Technical Rate of Substitution (TRS)

Technical Rate of Substitution (TRS)

1. Define the following terms as rigorously as you can.

(a) Increasing Returns to Scale
(b) Marginal Product (of a factor of production)
(c) Opportunity Cost

2. What is the Technical Rate of Substitution (TRS)? What does convexity of the ?rm’s pro-
duction set imply about the TRS? How is the TRS related to the price of one input compared
to another (i.e. the relative price of the input)? Answer each question in your own words.

3. Sketch the production isoquants for each of the following types of production functions assum-
ing there are two inputs and one output. Also state whether the given production functions
implies that one input can be substituted for the other.

(a) Fixed Proportions
(b) Perfect Substitutes
(c) Cobb-Douglas

4. A ?rm can choose between two techniques to produce a good, each of which relies on labor, l,
and capital, k in ?xed proportions. Technique 1 uses more labor and requires only a minimal
investment in machinery, while technique 2 is much more capital-intensive but requires little
labor. Use this information to answer the following questions.

(a) Sketch the production isoquants for each technique (assume both produce the same level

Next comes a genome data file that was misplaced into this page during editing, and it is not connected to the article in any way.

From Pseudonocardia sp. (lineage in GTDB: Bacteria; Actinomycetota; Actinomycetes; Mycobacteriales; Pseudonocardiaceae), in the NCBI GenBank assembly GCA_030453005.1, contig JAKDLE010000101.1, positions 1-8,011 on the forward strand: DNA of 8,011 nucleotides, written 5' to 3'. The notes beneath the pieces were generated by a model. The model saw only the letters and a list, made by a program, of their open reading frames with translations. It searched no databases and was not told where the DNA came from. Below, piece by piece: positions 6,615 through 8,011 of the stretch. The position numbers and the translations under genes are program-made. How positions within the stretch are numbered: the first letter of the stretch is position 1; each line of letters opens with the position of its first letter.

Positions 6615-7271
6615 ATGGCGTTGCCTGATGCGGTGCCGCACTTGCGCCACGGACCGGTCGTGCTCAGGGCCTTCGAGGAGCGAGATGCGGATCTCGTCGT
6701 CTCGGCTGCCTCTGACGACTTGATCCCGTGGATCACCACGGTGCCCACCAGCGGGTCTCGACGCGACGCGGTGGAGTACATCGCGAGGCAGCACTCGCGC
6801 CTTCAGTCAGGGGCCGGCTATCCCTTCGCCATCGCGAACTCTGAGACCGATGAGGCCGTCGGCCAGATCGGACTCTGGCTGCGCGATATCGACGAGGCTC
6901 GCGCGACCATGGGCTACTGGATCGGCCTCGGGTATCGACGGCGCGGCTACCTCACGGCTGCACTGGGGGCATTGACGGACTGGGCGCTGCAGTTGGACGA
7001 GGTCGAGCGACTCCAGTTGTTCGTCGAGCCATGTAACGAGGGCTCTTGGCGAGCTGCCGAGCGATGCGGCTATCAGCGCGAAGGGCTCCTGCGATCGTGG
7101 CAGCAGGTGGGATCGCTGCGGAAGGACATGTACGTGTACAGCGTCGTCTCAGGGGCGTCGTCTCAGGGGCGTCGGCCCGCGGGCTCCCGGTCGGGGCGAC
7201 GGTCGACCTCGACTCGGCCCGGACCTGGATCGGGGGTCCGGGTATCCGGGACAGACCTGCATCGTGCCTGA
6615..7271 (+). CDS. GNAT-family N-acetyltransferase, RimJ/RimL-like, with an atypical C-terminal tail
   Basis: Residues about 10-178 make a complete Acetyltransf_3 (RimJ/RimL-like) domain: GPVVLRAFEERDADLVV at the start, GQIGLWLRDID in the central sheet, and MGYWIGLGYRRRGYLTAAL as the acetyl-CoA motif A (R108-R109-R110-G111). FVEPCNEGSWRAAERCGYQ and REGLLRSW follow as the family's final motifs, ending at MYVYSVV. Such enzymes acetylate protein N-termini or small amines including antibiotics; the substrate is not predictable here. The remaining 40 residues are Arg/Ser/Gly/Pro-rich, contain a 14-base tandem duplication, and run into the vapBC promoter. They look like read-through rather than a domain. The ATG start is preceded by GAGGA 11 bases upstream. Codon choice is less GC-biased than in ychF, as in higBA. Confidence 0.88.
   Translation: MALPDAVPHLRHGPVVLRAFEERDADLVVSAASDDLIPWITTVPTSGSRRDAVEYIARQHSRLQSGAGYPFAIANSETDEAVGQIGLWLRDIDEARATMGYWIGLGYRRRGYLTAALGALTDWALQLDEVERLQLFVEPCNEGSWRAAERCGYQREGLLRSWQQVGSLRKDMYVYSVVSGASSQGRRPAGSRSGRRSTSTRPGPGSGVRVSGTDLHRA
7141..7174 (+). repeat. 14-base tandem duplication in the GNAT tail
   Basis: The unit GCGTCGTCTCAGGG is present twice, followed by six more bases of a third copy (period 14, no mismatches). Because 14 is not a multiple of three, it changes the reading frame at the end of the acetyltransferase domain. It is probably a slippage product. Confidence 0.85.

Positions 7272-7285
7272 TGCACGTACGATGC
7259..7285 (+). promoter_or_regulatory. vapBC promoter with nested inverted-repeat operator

of output).
(b) Assume the price of labor is low so that the ?rm can save money by using technique
1. Add a isocost curve to your sketch that would represent the least-cost means of
producing the good. How is the price of labor relative to capital represented on your
(c) Is there a price at which the ?rm should switch between techniques? Add the corre-
sponding isocost curve to your sketch.

5. In a entry on the Harvard Business Review blog, Jonathan Schlefer1 noted that “in 2006,
when Ford opened a plant in Chongqing, China, where wages were a fraction of the German
level, a spokesman said it was ‘practically identical to one of its most advanced factories’ in
Germany.” Answer the following questions related to this observation.

(a) Is this observation consistent with the assumption of substitutability embodied in the
Cobb-Douglas production function for the ?rm?
(b) Read the last example at the very end of chapter 18 in Varian (“Copy Exactly!”). What
might be some reasons not covered by the model of technology covered in chapter 18
why Ford decided not to opt for a di?erent production technique when it opened its
plant in China?
(c) How realistic do you think it is to assume a smooth production function with diminishing
TRS for all ?rms? If you think it is an unrealistic assumption in general, what would
that imply about the idea that “factors are paid according to their marginal product”?


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